Not all sore muscles are alike, as you might have discovered after a particularly grueling workout. Your legs are, after all, in constant use, so you might feel the pain a little bit more strongly than if other parts of your body felt pain. If those muscles are really sore -- the way they get if you've, say, blown them out doing leg presses or other exercises that put the hurt on you from the thigh down -- you may be in search of relief.
Heat and Cold
It's common knowledge to apply heat or ice to relieve sore muscles, but which is best? There's a lot of confusion (and debate) on the subject but the answer seems pretty straightforward: Either will do.
In University of New Mexico research, 100 men and women were induced with leg muscle soreness by doing three rounds of squats, with each round lasting 5 minutes. Afterward, they were divided into three groups. The first received no therapy and experienced a 24 percent loss in muscle strength. Those receiving hot and cold therapy showed only a small drop -- 4.5 percent -- in muscle strength. The study found that heat works slightly better right after exercise, while cold shows some advantage at 24 hours. For more intense muscle spasms, alternating the two in 20-minute sessions may help the muscle relax.
Massage might seem like an expensive luxury, but if sore leg muscles are slowing you down, a massage can help you get back to productivity much more quickly. Massage increases blood flow to muscles, relieving tension in the fibers and reducing inflammation, likely the cause of much of your suffering.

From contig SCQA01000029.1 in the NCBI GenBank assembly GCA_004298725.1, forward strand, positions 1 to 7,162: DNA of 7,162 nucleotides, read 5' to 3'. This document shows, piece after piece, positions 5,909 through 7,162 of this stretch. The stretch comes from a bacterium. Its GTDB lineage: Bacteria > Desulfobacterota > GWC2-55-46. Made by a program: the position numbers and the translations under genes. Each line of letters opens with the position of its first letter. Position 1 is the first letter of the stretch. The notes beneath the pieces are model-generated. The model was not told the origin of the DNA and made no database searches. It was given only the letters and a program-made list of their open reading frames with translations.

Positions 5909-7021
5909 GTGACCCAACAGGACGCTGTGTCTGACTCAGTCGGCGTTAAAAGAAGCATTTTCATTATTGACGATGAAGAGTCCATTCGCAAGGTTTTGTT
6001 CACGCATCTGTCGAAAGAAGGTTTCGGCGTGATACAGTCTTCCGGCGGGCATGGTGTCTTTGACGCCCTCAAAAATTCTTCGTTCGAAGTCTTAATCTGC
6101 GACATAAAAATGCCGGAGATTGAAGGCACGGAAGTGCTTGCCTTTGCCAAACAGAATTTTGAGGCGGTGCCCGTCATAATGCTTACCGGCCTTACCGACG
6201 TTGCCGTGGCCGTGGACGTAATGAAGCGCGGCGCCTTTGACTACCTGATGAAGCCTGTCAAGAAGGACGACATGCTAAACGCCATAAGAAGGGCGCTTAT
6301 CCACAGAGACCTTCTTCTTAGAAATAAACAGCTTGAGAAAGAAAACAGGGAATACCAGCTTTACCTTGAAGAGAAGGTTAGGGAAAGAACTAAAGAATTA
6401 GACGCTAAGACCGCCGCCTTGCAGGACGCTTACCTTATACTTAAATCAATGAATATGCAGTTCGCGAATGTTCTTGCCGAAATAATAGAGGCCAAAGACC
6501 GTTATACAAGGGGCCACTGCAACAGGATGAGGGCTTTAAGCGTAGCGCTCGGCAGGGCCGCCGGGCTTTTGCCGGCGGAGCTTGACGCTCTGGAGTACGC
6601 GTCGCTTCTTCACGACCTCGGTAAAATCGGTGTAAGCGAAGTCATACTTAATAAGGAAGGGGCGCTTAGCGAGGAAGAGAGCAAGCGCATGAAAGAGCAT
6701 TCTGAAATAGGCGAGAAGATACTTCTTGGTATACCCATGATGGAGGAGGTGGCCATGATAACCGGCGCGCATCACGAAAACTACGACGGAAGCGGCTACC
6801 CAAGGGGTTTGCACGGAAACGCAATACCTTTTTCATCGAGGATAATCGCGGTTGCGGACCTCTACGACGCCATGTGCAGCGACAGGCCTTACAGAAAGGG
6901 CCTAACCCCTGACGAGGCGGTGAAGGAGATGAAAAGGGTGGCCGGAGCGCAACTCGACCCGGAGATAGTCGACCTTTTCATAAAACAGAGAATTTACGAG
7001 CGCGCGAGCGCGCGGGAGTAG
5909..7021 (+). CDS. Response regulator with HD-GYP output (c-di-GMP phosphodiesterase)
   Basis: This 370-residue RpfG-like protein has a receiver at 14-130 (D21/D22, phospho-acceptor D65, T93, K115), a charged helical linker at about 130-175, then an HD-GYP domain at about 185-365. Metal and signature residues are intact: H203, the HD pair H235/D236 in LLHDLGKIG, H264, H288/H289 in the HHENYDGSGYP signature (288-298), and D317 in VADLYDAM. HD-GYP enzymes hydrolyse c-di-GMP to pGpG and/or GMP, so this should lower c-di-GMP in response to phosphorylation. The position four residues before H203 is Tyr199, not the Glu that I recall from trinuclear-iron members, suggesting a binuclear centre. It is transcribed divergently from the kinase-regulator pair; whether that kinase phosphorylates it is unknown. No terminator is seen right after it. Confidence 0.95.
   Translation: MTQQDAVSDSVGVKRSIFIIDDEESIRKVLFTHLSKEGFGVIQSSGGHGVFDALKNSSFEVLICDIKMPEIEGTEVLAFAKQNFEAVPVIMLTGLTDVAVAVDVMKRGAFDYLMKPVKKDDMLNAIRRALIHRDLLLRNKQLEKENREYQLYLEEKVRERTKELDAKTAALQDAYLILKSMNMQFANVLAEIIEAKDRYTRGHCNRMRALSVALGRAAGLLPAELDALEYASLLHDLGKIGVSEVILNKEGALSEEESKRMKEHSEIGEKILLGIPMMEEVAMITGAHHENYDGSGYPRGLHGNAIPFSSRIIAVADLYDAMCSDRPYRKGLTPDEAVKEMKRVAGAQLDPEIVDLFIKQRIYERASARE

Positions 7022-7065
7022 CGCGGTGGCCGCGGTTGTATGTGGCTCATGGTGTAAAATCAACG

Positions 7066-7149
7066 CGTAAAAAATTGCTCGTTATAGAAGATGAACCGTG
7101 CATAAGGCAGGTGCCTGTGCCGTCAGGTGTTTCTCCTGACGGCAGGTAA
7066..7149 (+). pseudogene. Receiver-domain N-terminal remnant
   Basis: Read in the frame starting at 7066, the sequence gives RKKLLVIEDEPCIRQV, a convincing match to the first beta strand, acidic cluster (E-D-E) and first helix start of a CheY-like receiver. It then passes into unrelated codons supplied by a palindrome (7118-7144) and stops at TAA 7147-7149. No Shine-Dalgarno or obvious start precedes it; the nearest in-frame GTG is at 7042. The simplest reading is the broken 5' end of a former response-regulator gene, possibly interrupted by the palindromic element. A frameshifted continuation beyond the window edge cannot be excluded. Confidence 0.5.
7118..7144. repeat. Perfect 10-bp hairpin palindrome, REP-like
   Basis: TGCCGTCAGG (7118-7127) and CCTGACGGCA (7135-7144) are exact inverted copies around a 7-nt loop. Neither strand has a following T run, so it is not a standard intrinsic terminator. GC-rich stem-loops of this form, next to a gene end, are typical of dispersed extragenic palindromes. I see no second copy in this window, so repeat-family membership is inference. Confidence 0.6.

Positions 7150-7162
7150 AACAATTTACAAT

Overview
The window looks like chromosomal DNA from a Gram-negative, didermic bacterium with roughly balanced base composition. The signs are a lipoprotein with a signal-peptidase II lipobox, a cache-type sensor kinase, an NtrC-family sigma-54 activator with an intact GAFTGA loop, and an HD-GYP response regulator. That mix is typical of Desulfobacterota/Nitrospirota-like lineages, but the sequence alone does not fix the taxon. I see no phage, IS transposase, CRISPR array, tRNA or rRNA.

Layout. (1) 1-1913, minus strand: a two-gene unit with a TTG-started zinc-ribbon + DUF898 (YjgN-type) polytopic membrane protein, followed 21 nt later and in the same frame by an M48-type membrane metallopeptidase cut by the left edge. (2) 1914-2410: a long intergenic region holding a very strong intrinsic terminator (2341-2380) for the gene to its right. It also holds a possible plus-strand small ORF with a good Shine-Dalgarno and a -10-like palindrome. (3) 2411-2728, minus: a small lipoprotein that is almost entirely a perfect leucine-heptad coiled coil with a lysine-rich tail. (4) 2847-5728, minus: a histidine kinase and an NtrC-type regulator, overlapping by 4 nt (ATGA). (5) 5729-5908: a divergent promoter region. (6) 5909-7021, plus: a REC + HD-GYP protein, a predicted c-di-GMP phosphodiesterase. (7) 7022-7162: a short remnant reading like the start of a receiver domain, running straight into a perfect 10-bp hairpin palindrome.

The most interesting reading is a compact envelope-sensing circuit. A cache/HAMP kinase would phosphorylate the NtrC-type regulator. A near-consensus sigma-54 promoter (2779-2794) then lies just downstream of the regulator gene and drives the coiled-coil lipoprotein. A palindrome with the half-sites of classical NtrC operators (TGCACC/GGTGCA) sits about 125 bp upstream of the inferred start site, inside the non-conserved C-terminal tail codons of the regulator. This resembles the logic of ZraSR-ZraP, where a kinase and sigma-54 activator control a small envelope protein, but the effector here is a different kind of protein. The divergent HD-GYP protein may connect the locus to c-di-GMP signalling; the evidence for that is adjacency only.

However, there's nothing written in the sky that says you can't massage yourself. Self-massage through foam rolling can address trigger points and other snags in your musculature, as well as stimulate the lymph glands. Use a foam roller to massage your hamstrings, glutes and calves. The American Council on Exercise recommends rolling the muscle slowly over the foam roller, searching for "hot spots." Instead, give those tender spots a little extra pressure and you may experience myofacial release.
There are numerous strong-smelling ointments and balms containing substances like camphor, menthol or capsicum -- ingredients called counter-irritants -- that are applied topically to sore or injured muscles. They're widely believed to increase blood flow to the area, and maybe they do. But they actually work because the ingredients cause inflamation in the area surrounding the pain point, eliciting a hot or icy sensation from the nerves around the area that's in pain. That sensation distracts you from the pain. Do not apply heat to an area that's been rubbed with a balm. The combination could cause a burn or rash.
There's nothing wrong with going to medicine cabinet to treat sore leg muscles, but it's helpful to know your over-the-counter pain medicines. Acetaminophen (Tylenol) may reduce some of your discomfort, but it doesn't reduce inflammation, which is the source of most muscle soreness . More effective are non-steroidal anti-inflammatories (NSAIDs) such as ibuprofen (Advil), naproxen (Aleve) or aspirin. These meds can be a bit rough on the tummy, so be sure to take them with food.
- ACE Fitness: Why Do Muscles Tighten Up?
- University of Maryland Medical Center: Massage
- Consumer Reports: How to decide on whether a topical treatment Is right for your
- JAT: Foam Rolling for Delayed-Onset Muscle Soreness and Recovery of Dynamic Performance Measures
- J PHarm: Alternative therapies useful in the management of diabetes: A systematic review